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Why Netflix’s push into video games doesn’t make sense

The announcement that Netflix will begin offering video games on its streaming service is rife with red flags.

Why Netflix’s push into video games doesn’t make sense
[Photo: Glenn Carstens-Peters/Unsplash]
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With subscriber growth hitting headwinds in 2021 after a COVID-19-led surge in 2020, Netflix recently made a splashy announcement that it was hiring a gaming executive, Oculus and EA alumnus Mike Verdu, to build up the company’s newly minted interactive division. Reports soon followed that Netflix would start offering video games on the service within a year. Details are sparse at this point, but the assumption is that Netflix will create games around popular Netflix franchises—think Stranger Things—as a way to “enhance and deepen member engagement,” as a job listing recently put it. 

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The move isn’t all that surprising. There have been rumblings about Netflix looking to hire a top gaming exec within the gaming industry for a year now, and Netflix cofounder and co-CEO Reed Hastings has referenced Fortnite as one of Netflix’s biggest competitors. But it is audacious for a company that has been so disciplined about refraining from sideline businesses, instead keeping its focus on doing just one thing really well: offering movies and TV shows to stream.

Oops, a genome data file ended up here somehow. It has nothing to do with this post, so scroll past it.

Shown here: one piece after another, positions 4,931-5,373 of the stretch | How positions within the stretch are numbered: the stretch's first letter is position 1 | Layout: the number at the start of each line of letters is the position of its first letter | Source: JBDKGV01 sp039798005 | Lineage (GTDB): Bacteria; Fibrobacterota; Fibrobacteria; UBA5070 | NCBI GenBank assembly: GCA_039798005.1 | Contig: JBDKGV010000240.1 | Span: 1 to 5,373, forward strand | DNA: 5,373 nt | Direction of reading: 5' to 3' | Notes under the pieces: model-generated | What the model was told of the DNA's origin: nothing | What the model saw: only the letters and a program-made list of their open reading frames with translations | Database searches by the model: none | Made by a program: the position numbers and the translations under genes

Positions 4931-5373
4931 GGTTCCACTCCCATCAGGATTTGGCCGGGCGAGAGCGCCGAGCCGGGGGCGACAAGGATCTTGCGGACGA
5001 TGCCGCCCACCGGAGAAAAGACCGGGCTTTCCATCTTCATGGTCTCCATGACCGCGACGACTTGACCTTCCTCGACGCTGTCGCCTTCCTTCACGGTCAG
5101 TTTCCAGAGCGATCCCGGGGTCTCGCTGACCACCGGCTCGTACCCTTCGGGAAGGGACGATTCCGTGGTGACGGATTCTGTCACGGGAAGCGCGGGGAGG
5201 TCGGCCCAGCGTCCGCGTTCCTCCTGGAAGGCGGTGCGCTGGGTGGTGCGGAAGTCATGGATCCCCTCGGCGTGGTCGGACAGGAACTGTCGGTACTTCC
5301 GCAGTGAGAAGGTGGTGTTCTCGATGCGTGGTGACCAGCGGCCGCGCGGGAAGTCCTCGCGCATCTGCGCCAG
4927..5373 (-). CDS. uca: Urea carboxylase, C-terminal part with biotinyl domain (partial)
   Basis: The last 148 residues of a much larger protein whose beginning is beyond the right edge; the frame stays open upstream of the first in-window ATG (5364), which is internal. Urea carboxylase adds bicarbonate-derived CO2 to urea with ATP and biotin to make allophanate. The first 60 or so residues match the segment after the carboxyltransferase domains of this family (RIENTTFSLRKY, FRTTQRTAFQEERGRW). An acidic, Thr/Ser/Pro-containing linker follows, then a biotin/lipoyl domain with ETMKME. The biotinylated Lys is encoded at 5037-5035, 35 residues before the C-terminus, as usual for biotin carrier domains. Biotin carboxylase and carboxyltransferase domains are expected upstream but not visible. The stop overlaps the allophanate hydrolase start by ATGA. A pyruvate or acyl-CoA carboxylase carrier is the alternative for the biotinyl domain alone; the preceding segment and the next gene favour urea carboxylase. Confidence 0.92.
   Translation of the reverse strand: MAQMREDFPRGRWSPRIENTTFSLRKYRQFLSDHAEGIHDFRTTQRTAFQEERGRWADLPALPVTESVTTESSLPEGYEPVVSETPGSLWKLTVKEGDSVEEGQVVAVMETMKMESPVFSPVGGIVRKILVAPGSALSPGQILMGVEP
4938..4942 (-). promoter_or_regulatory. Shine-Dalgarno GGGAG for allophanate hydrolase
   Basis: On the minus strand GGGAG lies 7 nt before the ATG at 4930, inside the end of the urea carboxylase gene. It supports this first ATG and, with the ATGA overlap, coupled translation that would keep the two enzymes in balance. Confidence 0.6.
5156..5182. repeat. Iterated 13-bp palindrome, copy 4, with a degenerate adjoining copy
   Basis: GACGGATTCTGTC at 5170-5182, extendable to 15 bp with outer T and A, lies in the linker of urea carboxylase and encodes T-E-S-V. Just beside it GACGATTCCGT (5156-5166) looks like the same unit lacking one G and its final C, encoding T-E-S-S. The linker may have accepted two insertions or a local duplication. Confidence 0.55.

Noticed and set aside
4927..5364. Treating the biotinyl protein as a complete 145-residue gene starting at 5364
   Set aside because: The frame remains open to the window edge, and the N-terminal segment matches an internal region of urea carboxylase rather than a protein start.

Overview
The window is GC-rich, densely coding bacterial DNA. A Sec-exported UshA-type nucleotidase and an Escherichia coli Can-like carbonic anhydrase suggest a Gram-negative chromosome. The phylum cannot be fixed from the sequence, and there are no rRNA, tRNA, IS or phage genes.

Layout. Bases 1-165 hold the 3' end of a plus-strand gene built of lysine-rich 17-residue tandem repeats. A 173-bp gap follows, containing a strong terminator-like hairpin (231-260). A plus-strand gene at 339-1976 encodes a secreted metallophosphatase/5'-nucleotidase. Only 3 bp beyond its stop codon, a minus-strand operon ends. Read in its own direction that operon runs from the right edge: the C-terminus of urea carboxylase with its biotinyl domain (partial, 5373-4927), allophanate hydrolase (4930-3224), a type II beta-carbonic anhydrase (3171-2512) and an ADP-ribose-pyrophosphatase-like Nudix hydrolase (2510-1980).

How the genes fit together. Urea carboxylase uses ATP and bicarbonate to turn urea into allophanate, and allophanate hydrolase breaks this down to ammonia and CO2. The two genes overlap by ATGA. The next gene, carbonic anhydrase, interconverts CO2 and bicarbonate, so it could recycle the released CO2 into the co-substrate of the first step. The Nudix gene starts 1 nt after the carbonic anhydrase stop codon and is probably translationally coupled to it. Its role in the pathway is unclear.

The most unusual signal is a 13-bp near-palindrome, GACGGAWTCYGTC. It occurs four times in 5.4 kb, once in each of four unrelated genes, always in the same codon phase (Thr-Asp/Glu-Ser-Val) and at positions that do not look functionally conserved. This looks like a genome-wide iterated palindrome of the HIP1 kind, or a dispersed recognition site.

That single-mindedness seems to be weakening, however, as the streaming wars rage on: Amazon Prime is now head-to-head with Netflix when it comes to subscribers, with over 200 million worldwide, and it potentially just boosted its content library with the purchase of MGM for $8.5 billion (if regulators permit it). Apple TV Plus is still playing subscriber catch up, but it’s gaining critical acclaim with shows like Ted Lasso, which just scored 20 Emmy nominations, including Outstanding Comedy Series. HBO Max and Disney Plus, meanwhile, are loading up with tentpole offerings, such as, respectively, Space Jam: A New Legacy and Black Widow, from their parent companies.